A Canberra taxi driver who was assaulted by a passenger fears the same thing will happen again and has armed himself just in case.
Mark Humpherston now drives his cab with a mini baseball bat down the side of his driver's seat, because the offender who assaulted him in Bonner three weeks ago is still at large.
Police have a detailed statement from the victim, a complete description of the offender and some of the personal belongings left in the cab, including credit cards. They also have vision taken from the taxi's on-board camera and a second driver's description.
And Mr Humpherston says police even admitted to him they know who the offender is, though so far no arrest has been made.
Despite all this evidentiary material, when asked about the incident police produced the common response of "the investigation is ongoing". They then appealed for witnesses, despite the incident occurring weeks ago.
The incident occurred on September 13, when Mr Humpherston picked up his booked fare outside the Coles supermarket in Manuka around 5.20pm, a few hours after his shift began.
The passenger didn't speak, just showed an address on a mobile phone.
The first stop was the Woolworths at Bonner, then a coffee shop, and then a residential address. Mr Humpherston was asked to stop around the corner from the address, where he asked for payment for the $70.10 fare.
Two credit cards were handed to him, neither of which could process a payment.
The passenger then left the cab to get money from a "boyfriend".
The driver waited, but his fare didn't reappear. He went to the address given to him by the passenger to be told the passenger had left to road test a BMW car on private sale. Some 10 minutes later, the passenger returned and he was asked to drive to Red Hill.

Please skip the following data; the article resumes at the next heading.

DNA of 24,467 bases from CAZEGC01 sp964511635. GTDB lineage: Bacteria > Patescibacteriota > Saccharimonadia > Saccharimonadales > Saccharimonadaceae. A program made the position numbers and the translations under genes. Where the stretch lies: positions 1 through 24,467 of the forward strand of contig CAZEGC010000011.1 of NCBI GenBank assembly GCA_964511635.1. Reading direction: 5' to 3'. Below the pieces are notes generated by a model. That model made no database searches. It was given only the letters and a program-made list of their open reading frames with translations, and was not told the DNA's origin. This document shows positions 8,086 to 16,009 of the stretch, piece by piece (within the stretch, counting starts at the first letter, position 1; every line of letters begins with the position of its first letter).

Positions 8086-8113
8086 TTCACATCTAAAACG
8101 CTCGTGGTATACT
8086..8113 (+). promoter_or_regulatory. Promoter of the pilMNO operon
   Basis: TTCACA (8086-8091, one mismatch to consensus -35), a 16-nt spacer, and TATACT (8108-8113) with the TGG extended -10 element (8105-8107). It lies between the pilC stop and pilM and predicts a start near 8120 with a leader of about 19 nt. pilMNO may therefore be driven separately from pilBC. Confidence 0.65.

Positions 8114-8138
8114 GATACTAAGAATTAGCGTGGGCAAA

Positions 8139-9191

"I knew something fishy was going on, so I asked again for the first fare to be paid," he said.
The person opened a can of energy drink in the back seat and then smacked the driver across the head with it, spilling the contents through the cab.
Mr Humpherston pressed the duress alarm on his taxi and called the police.
The passenger jumped out, as did the driver, who again asked for the fare.
"The person charged toward me, kicked me in the leg and pushed me to the ground where I fell and hit my back on the gutter," he said.
The offender ran off and police attended quickly. A verbal statement was given and the driver, bruised and battered, continued to work his shift "because I'd just lost 70 bucks and now I had cab that needed cleaning".
Curiously, soon after the incident, two separate bookings were made for fares to Red Hill while Mr Humpherston worked the Gungahlin rank. When he accepted them, they cancelled.
"I suspect the person who assaulted me was trying to get back to Red Hill, saw my cab number come up, and cancelled," he said.
He has had two weeks off work on his doctor's advice and thinks it's now getting too dangerous to drive a cab without protecting himself.
"I don't feel safe any more. I've lived in Canberra for 51 years; the city has changed in recent years, not for the better," he said.
Like police and bouncers, taxi drivers on the overnight shift see the often sad, seedy and sometimes nasty edge to Canberra that relatively few people witness.
"Driving around you see so many homeless people in the city now; Glebe Park is full of homeless [people] at night," he said.
"And there's so many weirdos and druggies around. As a cab driver, when someone sits directly behind you, you're basically defenceless."
He's now jittery, gets bad headaches and has trouble sleeping. His back is sore from the assault and he is now on the verge of leaving an industry which badly needs drivers with his home town knowledge and capability.
"I'm thinking of getting out of Canberra altogether," he said.
"I love the place but this is no longer the same pleasant city I grew up in."
But for now, all he wants is some justice.
"Cab drivers are getting assaulted, the person who assaulted me is still walking around. How can I feel safe now?" he asked.
A spokesman for the cab company said the incident was "upsetting" but physical assaults on its drivers were rare.